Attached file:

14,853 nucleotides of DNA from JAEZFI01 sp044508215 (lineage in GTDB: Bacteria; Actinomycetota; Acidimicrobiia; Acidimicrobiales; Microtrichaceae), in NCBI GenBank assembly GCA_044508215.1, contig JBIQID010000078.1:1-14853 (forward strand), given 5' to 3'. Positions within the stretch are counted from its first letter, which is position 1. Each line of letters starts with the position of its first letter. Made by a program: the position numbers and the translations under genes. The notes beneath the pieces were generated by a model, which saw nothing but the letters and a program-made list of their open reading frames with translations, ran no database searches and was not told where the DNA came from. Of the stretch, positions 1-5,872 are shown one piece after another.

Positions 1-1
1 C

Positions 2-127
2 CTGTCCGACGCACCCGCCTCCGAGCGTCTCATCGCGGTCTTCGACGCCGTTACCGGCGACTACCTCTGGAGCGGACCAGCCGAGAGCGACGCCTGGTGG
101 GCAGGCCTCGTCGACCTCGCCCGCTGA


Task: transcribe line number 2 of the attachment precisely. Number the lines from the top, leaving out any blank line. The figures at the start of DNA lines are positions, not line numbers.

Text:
Positions 1-1